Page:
China and the Enduring Spirit of ‘76

China represents a unique challenge to the United States. It is a country of incredible population with 1.3 billion people, compared to the US population of 315 million. It is also a country that has done what was previously thought it be impossible or unlikely, which is to allow free markets while retaining un-free politics.  With a gigantic domestic population, mostly free markets, and a political system that operates without the gridlock of democracy, the Chinese have surged forward on virtually every front, from military power to technical excellence.

There is a certain inevitability of a country with so many people once they have thrown off the fetters of the previous order. Centuries ago, the Chinese had a thriving monarchical order and they lost it. Dynastic wars followed, and then chaos. Their interactions with the colonizing Western powers were not good, and they were briefly colonized by the Japanese before the highly restrictive powers of international Communism unified the country under a murderous but ambitious dictatorship. After their founding father, Mao, died, his heirs allowed the country to liberalize economically and the rise began. That was in 1978.

And yet, there seems to be some unseen, un-forecasted, immeasurable quality to the United States that, as far as I can tell, the Chinese have not developed, and perhaps cannot develop.

The developmental patterns of the United States are quite different from every other nation on earth and were highly unlikely. The US isn’t a country based on myths and legends; the historical roots of the United States are only a few hundred years old and are well known. This was a British colony that morphed into something unique once cut loose from the old world. Foreign observers wrote extensively on the American pattern of work and ambition to grow and own and excel without the supervision of an monarchal or aristocratic  class. This was a country dedicated to the value of the individual and China, as far as I can tell,  is not that way and never was.

The decisive moment in American history came when the issue of slavery boiled over. The core principals of the country were put through a trial by fire, and the winner, again, was the individual. By setting free the black population, a whole new set of traditions and cultural patterns were loosed on the land. Along side of the white farmer and factory worker with his blue jeans and country music was the black farmer and factory worker with his jazz and blues music. At home, at work, and at play, the American landscape grew in sophistication and promise.

Waves of immigration have changed the United States in ways that have no parallel in China or any other Asian country. My ancestors were the Germans, who, at one time, were so numerous it is speculated that German, and not English, was the most common European language spoken in North America. Waves of Irish and later Italian immigrants followed as well as various Eastern European populations.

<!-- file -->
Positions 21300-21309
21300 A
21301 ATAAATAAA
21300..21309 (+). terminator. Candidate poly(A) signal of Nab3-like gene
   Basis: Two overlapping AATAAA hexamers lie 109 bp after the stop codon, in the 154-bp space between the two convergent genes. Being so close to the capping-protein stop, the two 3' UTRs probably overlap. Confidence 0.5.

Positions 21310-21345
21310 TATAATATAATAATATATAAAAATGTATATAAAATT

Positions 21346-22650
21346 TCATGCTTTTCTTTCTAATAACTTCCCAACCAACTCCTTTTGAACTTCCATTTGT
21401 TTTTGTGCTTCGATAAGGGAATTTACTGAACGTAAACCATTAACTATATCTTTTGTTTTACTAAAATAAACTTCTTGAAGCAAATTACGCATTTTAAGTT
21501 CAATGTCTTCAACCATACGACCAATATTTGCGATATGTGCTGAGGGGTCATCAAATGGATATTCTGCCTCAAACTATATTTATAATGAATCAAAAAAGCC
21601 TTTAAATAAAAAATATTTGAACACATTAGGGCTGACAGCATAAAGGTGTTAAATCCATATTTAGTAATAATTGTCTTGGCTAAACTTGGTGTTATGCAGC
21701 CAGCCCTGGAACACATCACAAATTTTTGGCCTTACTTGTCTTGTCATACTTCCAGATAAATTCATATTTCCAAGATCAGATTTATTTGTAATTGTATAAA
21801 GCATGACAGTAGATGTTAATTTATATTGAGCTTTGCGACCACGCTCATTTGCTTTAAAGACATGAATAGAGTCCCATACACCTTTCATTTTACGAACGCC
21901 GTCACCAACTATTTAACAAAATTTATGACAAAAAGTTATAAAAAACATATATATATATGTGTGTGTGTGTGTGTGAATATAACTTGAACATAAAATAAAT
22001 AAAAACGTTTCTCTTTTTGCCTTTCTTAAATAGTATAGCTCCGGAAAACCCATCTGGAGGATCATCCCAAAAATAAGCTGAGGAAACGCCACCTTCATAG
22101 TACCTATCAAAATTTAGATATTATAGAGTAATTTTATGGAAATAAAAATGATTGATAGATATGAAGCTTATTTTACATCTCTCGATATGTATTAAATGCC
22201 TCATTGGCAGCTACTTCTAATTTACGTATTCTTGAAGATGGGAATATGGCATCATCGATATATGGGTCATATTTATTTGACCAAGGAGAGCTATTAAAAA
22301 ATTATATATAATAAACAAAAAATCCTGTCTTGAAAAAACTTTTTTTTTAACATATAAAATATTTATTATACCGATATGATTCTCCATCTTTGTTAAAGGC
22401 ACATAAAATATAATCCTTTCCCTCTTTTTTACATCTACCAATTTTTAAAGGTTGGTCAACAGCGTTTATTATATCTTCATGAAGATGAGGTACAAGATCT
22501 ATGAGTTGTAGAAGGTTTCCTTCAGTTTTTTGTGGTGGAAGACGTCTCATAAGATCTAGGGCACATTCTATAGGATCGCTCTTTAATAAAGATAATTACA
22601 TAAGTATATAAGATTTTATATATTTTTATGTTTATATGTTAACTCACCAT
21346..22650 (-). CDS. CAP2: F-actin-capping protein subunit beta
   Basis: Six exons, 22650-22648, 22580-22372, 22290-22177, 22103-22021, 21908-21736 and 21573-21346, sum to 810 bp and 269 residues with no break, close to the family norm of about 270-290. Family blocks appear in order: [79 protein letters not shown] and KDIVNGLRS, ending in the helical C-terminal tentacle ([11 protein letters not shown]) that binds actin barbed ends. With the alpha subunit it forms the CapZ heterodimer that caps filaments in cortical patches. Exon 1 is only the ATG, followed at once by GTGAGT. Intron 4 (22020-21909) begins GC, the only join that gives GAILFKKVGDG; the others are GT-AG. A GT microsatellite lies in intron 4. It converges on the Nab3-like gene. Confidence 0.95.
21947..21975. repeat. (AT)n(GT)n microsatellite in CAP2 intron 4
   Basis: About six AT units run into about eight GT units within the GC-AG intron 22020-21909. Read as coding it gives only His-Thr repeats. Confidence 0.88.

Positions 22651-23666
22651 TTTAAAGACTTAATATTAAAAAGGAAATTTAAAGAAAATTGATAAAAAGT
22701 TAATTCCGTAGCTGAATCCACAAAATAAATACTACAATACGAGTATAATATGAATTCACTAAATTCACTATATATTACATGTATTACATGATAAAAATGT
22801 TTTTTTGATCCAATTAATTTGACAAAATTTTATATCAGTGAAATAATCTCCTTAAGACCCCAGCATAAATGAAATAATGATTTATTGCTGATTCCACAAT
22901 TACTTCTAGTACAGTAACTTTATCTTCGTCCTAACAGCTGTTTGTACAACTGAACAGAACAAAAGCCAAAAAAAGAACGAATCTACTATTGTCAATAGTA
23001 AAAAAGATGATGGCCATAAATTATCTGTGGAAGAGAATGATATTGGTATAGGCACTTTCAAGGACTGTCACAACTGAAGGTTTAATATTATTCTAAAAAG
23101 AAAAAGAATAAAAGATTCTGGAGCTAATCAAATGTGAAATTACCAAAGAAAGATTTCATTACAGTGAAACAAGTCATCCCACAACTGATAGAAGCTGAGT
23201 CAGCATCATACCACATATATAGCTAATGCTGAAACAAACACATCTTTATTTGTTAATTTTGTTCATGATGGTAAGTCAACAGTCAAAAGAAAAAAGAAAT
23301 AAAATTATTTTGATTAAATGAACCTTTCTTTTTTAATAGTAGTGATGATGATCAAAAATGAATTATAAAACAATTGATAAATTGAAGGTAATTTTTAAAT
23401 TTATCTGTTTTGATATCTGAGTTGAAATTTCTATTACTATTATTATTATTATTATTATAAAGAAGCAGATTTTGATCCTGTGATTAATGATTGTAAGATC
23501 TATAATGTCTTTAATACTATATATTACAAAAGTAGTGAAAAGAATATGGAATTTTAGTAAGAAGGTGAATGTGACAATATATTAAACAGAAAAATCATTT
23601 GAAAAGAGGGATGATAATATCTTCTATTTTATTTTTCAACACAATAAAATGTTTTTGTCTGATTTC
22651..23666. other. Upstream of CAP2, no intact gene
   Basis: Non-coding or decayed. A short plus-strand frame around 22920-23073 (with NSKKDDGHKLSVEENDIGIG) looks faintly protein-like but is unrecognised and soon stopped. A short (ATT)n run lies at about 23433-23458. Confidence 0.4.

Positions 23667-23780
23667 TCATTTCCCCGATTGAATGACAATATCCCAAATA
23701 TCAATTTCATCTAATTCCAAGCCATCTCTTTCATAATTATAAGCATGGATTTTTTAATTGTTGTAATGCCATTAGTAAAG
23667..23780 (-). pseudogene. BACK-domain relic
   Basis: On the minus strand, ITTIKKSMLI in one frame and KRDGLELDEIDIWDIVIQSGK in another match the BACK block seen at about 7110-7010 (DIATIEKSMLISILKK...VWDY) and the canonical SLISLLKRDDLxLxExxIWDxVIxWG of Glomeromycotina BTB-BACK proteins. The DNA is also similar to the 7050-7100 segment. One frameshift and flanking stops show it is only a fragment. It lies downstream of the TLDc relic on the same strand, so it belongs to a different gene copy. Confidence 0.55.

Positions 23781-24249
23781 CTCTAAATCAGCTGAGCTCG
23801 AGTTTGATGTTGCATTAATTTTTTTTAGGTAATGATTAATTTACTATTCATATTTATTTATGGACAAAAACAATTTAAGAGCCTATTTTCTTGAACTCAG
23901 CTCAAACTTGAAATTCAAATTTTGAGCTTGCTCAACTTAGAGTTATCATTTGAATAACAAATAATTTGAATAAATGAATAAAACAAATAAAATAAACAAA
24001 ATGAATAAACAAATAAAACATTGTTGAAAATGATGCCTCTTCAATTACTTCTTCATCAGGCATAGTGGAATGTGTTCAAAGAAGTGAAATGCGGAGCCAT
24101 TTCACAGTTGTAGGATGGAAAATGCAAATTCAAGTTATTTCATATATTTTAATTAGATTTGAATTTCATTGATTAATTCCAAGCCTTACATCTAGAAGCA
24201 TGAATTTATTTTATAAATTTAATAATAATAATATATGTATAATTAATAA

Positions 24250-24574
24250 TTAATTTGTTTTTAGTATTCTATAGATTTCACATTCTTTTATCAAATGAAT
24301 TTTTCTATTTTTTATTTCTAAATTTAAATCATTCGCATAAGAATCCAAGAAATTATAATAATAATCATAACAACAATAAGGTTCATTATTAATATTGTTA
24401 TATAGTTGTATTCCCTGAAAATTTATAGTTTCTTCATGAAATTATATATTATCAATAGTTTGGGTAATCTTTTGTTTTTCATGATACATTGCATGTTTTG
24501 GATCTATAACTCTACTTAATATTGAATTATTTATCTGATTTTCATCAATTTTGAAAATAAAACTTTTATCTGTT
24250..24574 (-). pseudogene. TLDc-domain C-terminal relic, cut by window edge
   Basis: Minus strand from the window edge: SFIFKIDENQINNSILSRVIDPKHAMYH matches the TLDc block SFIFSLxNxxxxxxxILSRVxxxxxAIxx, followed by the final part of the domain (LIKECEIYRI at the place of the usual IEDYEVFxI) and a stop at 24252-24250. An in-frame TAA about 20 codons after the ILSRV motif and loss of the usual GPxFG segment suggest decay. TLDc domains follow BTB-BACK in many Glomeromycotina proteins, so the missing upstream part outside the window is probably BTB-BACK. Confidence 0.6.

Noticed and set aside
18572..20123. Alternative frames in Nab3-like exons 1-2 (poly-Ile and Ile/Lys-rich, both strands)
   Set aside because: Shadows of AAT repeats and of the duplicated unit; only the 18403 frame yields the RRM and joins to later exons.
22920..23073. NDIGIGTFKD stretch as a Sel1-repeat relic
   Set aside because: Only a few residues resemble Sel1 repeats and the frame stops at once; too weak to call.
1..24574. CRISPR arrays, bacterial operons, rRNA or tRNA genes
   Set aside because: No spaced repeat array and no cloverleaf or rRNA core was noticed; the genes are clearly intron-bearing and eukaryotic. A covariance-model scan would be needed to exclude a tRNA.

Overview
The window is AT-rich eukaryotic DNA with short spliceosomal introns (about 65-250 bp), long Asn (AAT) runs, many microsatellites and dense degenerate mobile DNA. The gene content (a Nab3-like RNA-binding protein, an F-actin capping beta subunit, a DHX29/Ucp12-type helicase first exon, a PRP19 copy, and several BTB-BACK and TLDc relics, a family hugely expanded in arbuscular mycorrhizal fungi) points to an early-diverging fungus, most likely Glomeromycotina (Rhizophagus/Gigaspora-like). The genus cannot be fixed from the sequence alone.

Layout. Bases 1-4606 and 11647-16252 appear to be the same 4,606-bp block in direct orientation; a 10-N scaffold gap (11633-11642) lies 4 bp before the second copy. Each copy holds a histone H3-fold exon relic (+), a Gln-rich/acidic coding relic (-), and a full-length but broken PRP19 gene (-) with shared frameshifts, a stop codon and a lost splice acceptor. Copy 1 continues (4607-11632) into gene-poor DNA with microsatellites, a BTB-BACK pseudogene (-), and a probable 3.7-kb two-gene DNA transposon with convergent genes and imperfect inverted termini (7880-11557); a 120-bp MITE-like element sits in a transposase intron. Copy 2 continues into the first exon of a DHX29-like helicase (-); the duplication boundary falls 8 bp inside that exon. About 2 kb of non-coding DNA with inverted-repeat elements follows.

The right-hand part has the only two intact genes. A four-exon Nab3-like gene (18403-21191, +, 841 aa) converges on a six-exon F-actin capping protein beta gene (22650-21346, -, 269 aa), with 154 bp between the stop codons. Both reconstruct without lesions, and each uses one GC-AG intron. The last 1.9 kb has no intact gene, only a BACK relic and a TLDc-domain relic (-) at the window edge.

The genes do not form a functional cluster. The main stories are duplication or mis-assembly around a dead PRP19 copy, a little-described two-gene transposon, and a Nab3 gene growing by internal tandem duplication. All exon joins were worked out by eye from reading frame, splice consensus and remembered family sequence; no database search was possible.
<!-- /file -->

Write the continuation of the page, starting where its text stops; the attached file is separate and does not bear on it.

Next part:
While the waves of European immigrants were headed west, there were other immigrants heading east out of Asia. Waves of Japanese and Chinese immigrants came to the west coast of the United States and grafted on several new strands of what would become US culture. The proliferation of Chinese restaurants in even the tiniest towns in the US interior can be traced back to these immigrants.

Immigrant contributions tied to the primacy of the individual citizen unit have made the United States a country like no other. Our living patterns and freedoms encourage innovation and metamorphosis. These same qualities can also encourage chaos and disorder, but we’ve managed to hold together thus far.

For some time, there has been a deep whiff of fear in the United States about Asian nations. They have seemed both highly disciplined and fecund in the extreme. Before the Chinese became an American obsession, it was thought that the Japanese would overtake us.

But the Chinese and the Japanese are hidebound countries with admirable traditions that I suspect can’t break free. The Japanese are in a demographic death spiral and the Chinese will follow. The trauma it took to push both of these traditional societies forward has somehow undone their internal social contracts. They will be old and exhausted before they will eclipse the United States in wealth, and power, both soft and hard.

Changes in technology are poised to seriously challenge the nation state as the primary unit of governance. As unifying technologies spread, the nations and nationalities will merge in new and unpredictable ways, but the cultural strands will persevere. My bet is on the continued influence and preeminence of the United States as a leader and pioneer in human progress. The ‘Spirit of 76’ is in no way exhausted.

— Since the above was published, perceptions of China have changed and now the dominant idea is that the US is a weak and declining power and China is rising. This Aussie Broadcast tells the story.